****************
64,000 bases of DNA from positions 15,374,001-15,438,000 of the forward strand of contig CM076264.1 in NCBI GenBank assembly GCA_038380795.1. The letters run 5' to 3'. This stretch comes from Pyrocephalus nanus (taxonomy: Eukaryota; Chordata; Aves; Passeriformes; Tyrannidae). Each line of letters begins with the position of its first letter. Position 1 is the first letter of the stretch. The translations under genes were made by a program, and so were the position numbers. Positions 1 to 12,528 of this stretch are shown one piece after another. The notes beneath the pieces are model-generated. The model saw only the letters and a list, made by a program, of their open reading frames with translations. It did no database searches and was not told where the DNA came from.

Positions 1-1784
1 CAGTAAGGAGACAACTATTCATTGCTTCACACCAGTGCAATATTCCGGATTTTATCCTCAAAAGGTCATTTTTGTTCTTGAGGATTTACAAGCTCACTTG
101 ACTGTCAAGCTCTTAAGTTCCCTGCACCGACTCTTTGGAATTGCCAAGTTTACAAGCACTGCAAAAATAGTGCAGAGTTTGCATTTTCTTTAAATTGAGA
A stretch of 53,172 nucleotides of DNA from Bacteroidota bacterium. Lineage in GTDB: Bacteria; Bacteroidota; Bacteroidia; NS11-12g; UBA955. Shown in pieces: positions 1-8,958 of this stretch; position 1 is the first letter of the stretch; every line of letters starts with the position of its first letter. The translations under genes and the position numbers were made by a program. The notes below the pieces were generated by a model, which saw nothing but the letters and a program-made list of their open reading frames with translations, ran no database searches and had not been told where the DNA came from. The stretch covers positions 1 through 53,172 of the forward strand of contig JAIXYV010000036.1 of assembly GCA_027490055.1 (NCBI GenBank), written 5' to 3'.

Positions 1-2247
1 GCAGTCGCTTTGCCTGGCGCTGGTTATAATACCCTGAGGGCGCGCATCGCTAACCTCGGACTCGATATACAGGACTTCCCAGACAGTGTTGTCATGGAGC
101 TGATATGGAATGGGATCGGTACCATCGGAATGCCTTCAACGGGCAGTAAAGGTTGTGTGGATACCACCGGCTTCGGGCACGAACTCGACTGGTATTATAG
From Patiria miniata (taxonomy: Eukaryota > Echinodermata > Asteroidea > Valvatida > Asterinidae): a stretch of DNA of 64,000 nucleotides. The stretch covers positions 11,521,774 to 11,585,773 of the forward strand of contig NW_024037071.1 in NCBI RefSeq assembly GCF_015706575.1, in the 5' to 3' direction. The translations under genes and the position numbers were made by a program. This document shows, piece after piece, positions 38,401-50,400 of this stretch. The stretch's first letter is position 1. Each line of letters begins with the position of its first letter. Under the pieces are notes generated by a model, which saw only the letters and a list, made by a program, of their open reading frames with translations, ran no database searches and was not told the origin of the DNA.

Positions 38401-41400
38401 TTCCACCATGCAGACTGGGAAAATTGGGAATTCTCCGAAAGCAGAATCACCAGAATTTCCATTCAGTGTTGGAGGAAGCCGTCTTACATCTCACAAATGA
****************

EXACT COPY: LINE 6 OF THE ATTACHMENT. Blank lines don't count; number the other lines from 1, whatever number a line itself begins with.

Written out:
Positions 1-2247